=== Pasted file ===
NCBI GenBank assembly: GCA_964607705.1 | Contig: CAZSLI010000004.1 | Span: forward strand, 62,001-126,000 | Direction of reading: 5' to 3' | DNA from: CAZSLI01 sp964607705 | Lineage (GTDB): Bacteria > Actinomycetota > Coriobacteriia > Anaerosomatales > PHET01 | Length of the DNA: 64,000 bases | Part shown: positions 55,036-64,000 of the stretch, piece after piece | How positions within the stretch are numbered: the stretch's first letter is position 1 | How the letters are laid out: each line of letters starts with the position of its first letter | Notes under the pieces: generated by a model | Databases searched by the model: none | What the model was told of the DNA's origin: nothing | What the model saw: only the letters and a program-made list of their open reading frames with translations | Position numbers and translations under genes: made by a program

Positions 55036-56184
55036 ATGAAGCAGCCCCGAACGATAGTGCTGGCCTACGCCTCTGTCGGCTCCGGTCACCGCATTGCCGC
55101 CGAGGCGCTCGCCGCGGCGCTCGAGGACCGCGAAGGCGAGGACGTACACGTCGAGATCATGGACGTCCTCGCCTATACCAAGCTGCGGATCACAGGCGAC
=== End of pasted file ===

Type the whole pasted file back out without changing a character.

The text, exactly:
NCBI GenBank assembly: GCA_964607705.1 | Contig: CAZSLI010000004.1 | Span: forward strand, 62,001-126,000 | Direction of reading: 5' to 3' | DNA from: CAZSLI01 sp964607705 | Lineage (GTDB): Bacteria > Actinomycetota > Coriobacteriia > Anaerosomatales > PHET01 | Length of the DNA: 64,000 bases | Part shown: positions 55,036-64,000 of the stretch, piece after piece | How positions within the stretch are numbered: the stretch's first letter is position 1 | How the letters are laid out: each line of letters starts with the position of its first letter | Notes under the pieces: generated by a model | Databases searched by the model: none | What the model was told of the DNA's origin: nothing | What the model saw: only the letters and a program-made list of their open reading frames with translations | Position numbers and translations under genes: made by a program

Positions 55036-56184
55036 ATGAAGCAGCCCCGAACGATAGTGCTGGCCTACGCCTCTGTCGGCTCCGGTCACCGCATTGCCGC
55101 CGAGGCGCTCGCCGCGGCGCTCGAGGACCGCGAAGGCGAGGACGTACACGTCGAGATCATGGACGTCCTCGCCTATACCAAGCTGCGGATCACAGGCGAC